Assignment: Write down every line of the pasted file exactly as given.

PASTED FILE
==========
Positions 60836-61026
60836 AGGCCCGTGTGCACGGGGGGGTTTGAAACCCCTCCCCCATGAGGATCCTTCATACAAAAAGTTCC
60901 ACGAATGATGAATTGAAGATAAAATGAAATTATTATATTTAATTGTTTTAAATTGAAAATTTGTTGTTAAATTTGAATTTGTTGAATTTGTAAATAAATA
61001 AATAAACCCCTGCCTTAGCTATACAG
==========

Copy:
Positions 60836-61026
60836 AGGCCCGTGTGCACGGGGGGGTTTGAAACCCCTCCCCCATGAGGATCCTTCATACAAAAAGTTCC
60901 ACGAATGATGAATTGAAGATAAAATGAAATTATTATATTTAATTGTTTTAAATTGAAAATTTGTTGTTAAATTTGAATTTGTTGAATTTGTAAATAAATA
61001 AATAAACCCCTGCCTTAGCTATACAG